It’s always refreshing to hear melody adding colour to music and with the first release of the new year from Audiojack’s Gruuv imprint that’s exactly what happens. Emotive, breathy vocals adorn the original version of this in style as bass punctuated rhythms succeed in giving it all a frisky edge. Remixes come from Chris James aka Coat Of Arms who treats the voice to a sizzling variety of pulsating electro beats and deep keys. Plus from X-Press 2 whose version applies tribal flavour to the drums backed up by weird and wonderful synths creating a defining edge. Next, is Tom Budden’s own production Falling which sees chiming basslines offset by funky handclaps that you just know are going to sound absolutely huge on the right sound system. OOFT! supply the remix with classic Chicago/ Detroit influences sounding every bit as big as that suggests.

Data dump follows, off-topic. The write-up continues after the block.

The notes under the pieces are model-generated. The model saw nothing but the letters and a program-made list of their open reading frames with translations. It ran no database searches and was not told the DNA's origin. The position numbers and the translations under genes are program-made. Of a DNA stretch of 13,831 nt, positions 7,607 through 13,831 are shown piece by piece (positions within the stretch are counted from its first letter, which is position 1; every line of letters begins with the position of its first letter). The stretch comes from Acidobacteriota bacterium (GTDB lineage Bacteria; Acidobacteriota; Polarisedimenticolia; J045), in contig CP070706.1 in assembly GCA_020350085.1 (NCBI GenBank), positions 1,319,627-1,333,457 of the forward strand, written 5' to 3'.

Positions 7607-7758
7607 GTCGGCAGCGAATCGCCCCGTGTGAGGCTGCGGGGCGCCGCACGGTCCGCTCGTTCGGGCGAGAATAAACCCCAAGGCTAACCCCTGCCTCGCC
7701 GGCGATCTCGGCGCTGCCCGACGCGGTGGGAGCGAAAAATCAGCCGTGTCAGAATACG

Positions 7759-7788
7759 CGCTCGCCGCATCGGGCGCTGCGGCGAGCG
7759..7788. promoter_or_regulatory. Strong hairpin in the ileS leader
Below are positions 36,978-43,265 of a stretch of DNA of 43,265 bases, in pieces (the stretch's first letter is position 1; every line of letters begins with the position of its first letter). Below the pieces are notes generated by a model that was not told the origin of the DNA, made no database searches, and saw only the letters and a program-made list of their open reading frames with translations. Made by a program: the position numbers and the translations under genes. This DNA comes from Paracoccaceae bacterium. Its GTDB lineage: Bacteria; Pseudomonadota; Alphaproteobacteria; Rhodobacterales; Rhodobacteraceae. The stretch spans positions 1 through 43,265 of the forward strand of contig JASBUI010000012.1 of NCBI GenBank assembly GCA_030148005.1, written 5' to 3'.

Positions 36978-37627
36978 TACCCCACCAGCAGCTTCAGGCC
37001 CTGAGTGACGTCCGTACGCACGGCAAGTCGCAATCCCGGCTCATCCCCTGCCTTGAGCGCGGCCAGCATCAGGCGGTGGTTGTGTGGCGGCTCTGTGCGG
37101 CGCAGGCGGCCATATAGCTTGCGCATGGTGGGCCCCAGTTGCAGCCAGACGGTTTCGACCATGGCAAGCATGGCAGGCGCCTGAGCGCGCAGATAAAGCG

release: March 4


Tony Barbato

Italian producer / DJ Tony Barbato sets the clock back to 1961 to relay his message about war and cash, which is no doubt a timely one from then to now. Although, perhaps the breezy combination of melody and music, albeit with a taught funky backing, lend themselves better to sunshine listening rather than such serious subject matter. Jazzanova/ Sonar Kollekitv stalwart Alex Barck then rearranges the sentiments to give the vocal more depth of feeling while adding a contemporary twist to the production via tense percussion and moody synths . Last but certainly not least is Patrick Podage’s excellent remix with its deliciously in-vogue bassline coupled with undulating electronics that award the edgy selection of treated words a heavy impact.

release: March 12




X-Press 2